Having knowledgeable staff is a key element to running a successful business. Asking your staff to perform certain duties – or even perform their work in certain areas – without comprehensive training could pose serious risks to their safety, the safety of others and lead to costly legal consequences for your business.
Have the right training program
Every industry has its own demands and requires businesses to have the right training program to ensure all their employees and contractors get up to speed as soon as possible. Without a properly facilitated induction to your company’s best practices, staff don’t have all the training they need for certain duties which put them at a higher risk of making costly mistakes.
Without the right training systems in place:
- Staff won’t have all the training they need for certain duties.
- Staff might access areas or perform authorised duties that they are not properly inducted for.
- Organisations have difficulty determining staff training needs and/or training gaps.
For example, Aged Care is an industry whose reputation has suffered greatly because it has struggled to find a method to provide standardised training and assessment across all levels among its staff. Despite government intervention and regular inspections by the Department of Health and Ageing, we continue to hear horror stories about mistreatment and negligence in facilities around the country.
In nearly every case when abuse has been reported, better systems of induction could have played a major role in solving an issue or avoiding it altogether. Unfortunately, the lack of these systems has led to lengthy legal battles, government intervention and low customer confidence a norm.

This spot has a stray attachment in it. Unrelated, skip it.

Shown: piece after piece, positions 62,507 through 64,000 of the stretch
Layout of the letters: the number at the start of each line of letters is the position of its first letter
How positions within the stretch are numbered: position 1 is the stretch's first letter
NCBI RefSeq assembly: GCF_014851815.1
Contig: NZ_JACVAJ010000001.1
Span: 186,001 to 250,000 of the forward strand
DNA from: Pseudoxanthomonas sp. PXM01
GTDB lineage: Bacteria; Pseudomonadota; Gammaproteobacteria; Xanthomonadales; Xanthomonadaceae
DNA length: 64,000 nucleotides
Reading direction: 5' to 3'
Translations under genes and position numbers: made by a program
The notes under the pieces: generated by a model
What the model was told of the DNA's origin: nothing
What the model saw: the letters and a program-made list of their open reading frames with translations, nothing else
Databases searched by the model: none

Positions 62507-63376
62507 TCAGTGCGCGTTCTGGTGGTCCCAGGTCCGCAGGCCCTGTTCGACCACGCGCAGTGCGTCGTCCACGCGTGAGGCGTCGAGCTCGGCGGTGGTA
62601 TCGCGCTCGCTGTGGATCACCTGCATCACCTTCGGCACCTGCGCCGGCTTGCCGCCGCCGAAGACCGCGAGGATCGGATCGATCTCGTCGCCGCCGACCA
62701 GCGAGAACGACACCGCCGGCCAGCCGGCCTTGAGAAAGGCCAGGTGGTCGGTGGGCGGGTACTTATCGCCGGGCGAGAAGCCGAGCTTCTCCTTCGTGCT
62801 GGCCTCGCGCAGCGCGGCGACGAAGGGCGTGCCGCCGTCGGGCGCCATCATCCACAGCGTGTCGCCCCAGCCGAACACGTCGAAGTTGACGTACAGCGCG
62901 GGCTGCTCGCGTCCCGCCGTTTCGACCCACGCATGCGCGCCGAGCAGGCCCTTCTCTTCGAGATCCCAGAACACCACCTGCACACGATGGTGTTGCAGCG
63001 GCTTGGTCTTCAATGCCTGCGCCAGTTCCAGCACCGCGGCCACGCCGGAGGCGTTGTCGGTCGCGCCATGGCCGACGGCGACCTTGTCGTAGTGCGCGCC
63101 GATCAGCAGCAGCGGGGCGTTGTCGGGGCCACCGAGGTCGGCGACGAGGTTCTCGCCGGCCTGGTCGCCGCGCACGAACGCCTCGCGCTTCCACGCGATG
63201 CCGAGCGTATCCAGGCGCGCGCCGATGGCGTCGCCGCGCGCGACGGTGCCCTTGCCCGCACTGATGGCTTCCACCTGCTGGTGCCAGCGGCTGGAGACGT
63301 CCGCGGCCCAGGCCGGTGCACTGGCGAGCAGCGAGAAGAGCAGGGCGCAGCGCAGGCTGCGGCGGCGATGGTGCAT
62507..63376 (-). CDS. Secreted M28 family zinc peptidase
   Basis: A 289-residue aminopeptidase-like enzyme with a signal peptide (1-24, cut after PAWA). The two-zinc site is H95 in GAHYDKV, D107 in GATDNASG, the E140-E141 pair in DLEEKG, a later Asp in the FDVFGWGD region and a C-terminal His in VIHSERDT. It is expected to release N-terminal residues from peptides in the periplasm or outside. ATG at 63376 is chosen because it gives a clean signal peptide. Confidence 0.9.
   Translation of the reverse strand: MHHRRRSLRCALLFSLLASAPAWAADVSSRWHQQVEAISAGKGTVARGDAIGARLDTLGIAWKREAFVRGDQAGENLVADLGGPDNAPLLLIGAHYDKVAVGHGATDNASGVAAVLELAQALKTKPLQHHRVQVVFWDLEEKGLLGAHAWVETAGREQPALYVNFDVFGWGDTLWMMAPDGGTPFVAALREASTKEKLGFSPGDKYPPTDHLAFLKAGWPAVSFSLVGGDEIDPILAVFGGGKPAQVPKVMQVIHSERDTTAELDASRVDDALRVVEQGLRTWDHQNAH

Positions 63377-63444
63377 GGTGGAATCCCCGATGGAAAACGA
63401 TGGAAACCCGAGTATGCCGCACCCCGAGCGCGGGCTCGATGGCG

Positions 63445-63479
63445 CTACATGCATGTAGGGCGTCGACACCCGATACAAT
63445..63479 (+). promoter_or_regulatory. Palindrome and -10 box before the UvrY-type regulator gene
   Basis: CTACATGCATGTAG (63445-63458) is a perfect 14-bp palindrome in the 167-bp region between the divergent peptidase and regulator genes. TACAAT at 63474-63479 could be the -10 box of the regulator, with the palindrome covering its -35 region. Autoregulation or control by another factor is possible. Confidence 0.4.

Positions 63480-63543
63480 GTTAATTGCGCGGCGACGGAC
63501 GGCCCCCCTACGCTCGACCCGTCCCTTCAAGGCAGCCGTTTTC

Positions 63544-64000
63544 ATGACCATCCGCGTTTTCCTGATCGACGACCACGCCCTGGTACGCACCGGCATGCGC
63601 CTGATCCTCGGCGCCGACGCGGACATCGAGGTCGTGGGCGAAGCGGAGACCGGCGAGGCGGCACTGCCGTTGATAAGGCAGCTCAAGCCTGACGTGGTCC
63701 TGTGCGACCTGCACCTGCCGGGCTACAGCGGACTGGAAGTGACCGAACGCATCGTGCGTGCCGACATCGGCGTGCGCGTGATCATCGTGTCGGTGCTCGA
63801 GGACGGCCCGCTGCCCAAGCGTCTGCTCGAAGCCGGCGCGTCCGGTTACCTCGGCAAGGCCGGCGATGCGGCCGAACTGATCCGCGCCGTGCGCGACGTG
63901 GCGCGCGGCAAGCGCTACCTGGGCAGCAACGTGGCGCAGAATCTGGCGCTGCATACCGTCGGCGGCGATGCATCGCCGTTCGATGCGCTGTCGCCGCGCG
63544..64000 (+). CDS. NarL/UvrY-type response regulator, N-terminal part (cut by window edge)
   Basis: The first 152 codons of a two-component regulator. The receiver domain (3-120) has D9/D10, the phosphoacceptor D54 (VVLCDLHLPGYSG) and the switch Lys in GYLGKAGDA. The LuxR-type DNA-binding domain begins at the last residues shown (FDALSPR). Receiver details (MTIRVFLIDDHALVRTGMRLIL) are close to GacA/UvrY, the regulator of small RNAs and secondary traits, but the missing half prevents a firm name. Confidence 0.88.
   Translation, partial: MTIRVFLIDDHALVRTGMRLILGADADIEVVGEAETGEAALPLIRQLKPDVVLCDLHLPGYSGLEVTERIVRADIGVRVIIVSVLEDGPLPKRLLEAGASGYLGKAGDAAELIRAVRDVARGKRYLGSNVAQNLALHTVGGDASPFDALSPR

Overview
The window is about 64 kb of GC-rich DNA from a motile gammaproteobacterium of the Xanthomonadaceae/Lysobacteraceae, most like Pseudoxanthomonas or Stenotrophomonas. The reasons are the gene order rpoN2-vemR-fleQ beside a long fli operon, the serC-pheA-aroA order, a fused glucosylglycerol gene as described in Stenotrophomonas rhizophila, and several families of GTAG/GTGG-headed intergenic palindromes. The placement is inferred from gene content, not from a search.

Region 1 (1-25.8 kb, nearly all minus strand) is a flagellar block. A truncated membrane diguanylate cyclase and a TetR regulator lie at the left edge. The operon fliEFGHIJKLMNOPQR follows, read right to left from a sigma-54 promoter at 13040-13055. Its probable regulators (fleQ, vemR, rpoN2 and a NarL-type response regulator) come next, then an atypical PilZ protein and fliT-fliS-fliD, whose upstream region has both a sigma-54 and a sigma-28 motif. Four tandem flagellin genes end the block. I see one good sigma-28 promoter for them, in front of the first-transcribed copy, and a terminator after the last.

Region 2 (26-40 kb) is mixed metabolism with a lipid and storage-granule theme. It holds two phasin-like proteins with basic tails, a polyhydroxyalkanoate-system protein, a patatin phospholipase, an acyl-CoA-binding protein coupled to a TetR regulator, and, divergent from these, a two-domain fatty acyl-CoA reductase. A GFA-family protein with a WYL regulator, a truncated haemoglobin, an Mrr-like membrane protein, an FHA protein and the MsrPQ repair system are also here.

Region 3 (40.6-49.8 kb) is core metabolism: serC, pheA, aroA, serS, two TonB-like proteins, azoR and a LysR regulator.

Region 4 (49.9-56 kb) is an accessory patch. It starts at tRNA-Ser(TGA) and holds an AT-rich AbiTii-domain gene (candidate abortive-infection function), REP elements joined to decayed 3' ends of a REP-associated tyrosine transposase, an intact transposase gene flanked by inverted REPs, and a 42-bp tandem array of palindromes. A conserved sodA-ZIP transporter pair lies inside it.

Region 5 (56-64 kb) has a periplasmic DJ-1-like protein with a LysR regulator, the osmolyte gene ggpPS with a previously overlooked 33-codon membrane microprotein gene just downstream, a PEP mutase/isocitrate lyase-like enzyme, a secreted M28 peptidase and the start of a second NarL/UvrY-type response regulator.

With the right training system in place, it is not difficult to imagine the possibility of better conditions for some of the most vulnerable members of the community. With the right induction tools in place that can deliver the right training materials across multiple sites it is possible for the culture of a company, and eventually, an entire industry to improve, take responsibility for its standards and live up to its true potential.
How do you know whether or not your staff has the proper training?
After an induction process is carried out, results have to be measured to determine effectiveness. In the 1950’s Dr. Donald Kirkpatrick developed a training effectiveness evaluation system known as the Kirkpatrick model. His system measures the value of training across 4-levels with appropriate information sources to determine what each employee has actually learned from the training program as is still highly regarded today.
Level 1: Reaction
The degree to which participants find the training favorable, engaging and relevant to their jobs.
- Completed participant feedback questionnaire
- Informal comments from participants
- Focus group sessions with participants
Level 2: Learning
The degree to which participants acquire the intended knowledge, skills, attitude, confidence and commitment based on their participation in the training.
- Pre-and post test scores
- On-the-job observation
- Supervisor reports
Level 3: Behaviour
The degree to which participants apply what they have learned during training when they are back on the job.
- Completed self-assessment questionnaire
- On-the-job observation
- Reports from customers, peers and participant’s manager
Level 4: Results
The degree to which targeted outcomes occur as a result of the training when they are back on the job.
- Financial reports
- Quality inspections
- Interview with manager
Both training systems and the tools used to evaluate them need to be effective across the full range of a business organisation. Considering the modern business environment, it is immediately apparent that it is not standing still.
What was once a successful training program today may not be as effective (or cost-effective) tomorrow. This is particularly true for businesses that have customer-facing staff at multiple sites. With a widely dispersed workforce responsible for contributing to a consistent brand experience, the approach to and standards of training and induction must also be
With the right combination of induction and assessment tools implemented and regularly tailored to the needs of a business, a knowledgeable workforce will become the foundation a business needs for sustainable growth and continued success internally and for its customers.
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